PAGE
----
The phenomenon could be caused by mothers getting more sun in pregnancy – and passing on higher quantities of vitamin D to their unborn infant.
A study of almost half a million British adults found babies born in June, July, and August were heavier at birth and taller as adults.
For the first time the research also revealed girls born in the summer started puberty later – an indication of better health in adult life.
Early puberty in girls has been linked with a higher risk of diabetes, heart disease or breast cancer.
Babies born in autumn and winter are more likely to develop food allergies – with sunlight exposure during pregnancy and vitamin D levels also thought to play a role in this.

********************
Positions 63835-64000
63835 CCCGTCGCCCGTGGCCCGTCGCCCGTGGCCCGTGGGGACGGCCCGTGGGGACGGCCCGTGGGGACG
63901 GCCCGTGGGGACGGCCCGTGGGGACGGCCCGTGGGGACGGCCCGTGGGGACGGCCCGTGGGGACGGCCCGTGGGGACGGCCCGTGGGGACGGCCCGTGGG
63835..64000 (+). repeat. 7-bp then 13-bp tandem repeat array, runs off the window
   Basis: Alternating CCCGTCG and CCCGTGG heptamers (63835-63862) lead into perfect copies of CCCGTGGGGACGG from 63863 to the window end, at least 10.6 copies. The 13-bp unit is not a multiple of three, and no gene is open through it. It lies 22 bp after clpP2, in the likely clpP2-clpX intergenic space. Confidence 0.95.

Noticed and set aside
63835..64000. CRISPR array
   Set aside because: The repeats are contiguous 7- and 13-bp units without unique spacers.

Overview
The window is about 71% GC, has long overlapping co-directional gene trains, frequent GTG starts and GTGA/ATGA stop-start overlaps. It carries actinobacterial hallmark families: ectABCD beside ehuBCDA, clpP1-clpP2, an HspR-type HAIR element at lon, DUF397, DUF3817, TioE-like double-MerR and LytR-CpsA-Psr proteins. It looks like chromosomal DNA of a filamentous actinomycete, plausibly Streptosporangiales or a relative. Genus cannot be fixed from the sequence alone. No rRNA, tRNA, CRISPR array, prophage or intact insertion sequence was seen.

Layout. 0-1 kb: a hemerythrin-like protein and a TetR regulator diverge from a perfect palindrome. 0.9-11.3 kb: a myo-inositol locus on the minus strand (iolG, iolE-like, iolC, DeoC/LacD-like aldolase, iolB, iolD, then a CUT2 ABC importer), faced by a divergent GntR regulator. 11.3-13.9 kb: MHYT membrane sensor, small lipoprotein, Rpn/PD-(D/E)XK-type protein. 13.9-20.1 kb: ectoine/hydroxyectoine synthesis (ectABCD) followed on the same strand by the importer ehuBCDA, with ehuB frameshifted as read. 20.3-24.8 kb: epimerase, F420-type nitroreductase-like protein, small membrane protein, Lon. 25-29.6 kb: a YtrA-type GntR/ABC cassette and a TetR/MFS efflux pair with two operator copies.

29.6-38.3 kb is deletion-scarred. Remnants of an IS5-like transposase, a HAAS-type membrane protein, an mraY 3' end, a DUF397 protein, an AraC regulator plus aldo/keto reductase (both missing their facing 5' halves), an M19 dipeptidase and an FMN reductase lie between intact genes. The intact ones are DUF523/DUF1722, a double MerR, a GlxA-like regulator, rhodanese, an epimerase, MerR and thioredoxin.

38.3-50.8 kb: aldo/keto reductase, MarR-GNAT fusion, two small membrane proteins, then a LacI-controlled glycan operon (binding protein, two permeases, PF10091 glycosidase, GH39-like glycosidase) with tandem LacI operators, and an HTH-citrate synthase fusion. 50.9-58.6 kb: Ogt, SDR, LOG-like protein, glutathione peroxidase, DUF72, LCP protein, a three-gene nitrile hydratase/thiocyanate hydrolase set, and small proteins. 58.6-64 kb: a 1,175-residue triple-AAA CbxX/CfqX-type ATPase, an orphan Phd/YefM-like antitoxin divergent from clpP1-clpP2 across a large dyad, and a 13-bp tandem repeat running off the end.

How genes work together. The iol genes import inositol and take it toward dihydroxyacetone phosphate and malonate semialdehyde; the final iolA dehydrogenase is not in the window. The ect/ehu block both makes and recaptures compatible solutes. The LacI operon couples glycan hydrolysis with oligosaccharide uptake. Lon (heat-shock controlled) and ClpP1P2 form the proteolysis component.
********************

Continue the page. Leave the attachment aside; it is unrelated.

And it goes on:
Asthma is also more common in autumn-born children – and one theory for this is increased exposure to allergens, such as house dust mites, during the first few months of life – because of the worse weather.
But being born in summer can have drawbacks – such as an increased risk of short-sightedness.
It’s thought sunshine interferes with the delicate development of the eye – making focusing difficult and distant objects appear blurred